Of course, the entire cast stands in the shadow of their two masterful leading men, who together make The King’s Speech a sort of buddy movie. Firth deserves the many accolades he’s received for his performance after inhabiting his character so fully that he simply becomes Bertie. Much of his role depends on the pronunciation of Bertie’s stammer, which, to someone with an ingrained fear of public speaking, feels tangible in its authenticity. But it’s more than prominent W’s and getting his throat caught up on certain words; Firth puts himself into the role in such a way that few actors can. At once, he exudes profound vulnerability and courage, while also communicating an emotionally wounded figure that we respect. Yet, setting up Bertie’s every breakthrough is Rush, whose hilarious, frank approach to his client brings the film’s most delightful moments. Like his costar, Rush shows both weakness and strength, resulting in transcendent humanity. Both men deserve all the awards that are no doubt coming to them.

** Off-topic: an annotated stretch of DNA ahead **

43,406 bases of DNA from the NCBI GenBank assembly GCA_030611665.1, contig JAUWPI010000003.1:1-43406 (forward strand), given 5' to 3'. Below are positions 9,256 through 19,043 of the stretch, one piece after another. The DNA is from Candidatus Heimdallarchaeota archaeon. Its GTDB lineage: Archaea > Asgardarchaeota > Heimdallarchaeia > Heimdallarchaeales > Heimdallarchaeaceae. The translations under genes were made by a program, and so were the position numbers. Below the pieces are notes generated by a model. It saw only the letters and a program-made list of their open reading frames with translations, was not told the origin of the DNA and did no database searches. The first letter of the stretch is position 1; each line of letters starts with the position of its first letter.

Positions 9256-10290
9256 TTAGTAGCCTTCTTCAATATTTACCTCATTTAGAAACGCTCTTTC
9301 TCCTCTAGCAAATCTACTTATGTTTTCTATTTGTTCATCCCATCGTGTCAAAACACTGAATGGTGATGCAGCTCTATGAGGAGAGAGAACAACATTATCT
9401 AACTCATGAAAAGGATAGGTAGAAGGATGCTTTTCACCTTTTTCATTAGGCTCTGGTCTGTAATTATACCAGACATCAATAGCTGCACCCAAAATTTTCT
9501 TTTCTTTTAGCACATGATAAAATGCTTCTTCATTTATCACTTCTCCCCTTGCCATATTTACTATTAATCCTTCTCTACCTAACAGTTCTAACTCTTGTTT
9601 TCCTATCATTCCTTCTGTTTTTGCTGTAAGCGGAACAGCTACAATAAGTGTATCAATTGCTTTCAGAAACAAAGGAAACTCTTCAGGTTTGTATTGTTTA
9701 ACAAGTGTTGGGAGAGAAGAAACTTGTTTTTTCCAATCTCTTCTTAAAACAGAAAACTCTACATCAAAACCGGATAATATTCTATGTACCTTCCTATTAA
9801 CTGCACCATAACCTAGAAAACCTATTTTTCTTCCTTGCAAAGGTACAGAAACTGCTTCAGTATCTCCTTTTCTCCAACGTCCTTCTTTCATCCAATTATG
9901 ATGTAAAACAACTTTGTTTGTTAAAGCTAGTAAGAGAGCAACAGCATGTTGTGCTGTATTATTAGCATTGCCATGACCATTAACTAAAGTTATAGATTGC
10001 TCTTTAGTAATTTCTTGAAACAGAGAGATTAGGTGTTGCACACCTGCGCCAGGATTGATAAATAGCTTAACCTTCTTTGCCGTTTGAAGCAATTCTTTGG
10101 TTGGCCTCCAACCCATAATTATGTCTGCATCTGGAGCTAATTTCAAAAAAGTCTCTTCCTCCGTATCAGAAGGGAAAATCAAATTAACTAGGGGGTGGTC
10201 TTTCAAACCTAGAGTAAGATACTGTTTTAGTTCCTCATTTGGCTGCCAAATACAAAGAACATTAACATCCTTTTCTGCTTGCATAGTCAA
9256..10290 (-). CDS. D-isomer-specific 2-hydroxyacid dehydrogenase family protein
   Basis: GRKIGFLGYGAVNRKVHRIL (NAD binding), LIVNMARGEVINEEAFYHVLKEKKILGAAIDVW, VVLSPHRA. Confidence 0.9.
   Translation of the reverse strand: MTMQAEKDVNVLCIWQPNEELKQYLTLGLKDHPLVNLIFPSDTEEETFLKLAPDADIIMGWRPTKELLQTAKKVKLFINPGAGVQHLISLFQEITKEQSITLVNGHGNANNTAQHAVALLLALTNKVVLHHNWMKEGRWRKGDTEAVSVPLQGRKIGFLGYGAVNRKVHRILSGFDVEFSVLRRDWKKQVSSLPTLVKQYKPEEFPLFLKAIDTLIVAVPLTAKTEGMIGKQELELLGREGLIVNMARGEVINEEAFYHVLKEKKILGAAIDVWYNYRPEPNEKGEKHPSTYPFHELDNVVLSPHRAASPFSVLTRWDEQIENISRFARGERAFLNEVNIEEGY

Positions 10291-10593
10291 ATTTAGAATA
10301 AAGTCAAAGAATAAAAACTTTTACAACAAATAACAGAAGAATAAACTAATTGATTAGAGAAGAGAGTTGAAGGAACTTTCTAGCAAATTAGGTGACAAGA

Though criminally rated “R” in yet another nonsensical decision by the MPAA, The King’s Speech should be seen by everyone. The rating refers to multiple uses of the F-word that are never employed nastily, but rather within the context of Logue’s therapy. After all, it’s just a word; don’t let a few “fucks” prevent you or your teenagers from seeing one of the best films in the quite dull cinema year of 2010. This is a life-affirming picture about a complex friendship and personal conviction that’s as touching as it is inspiring, and it does all this without feeling cliché or typical. With its sense of personal drama inside a grander, global scope, Hooper’s film works in every way that it should and will leave audiences wanting to cheer for its warm heart.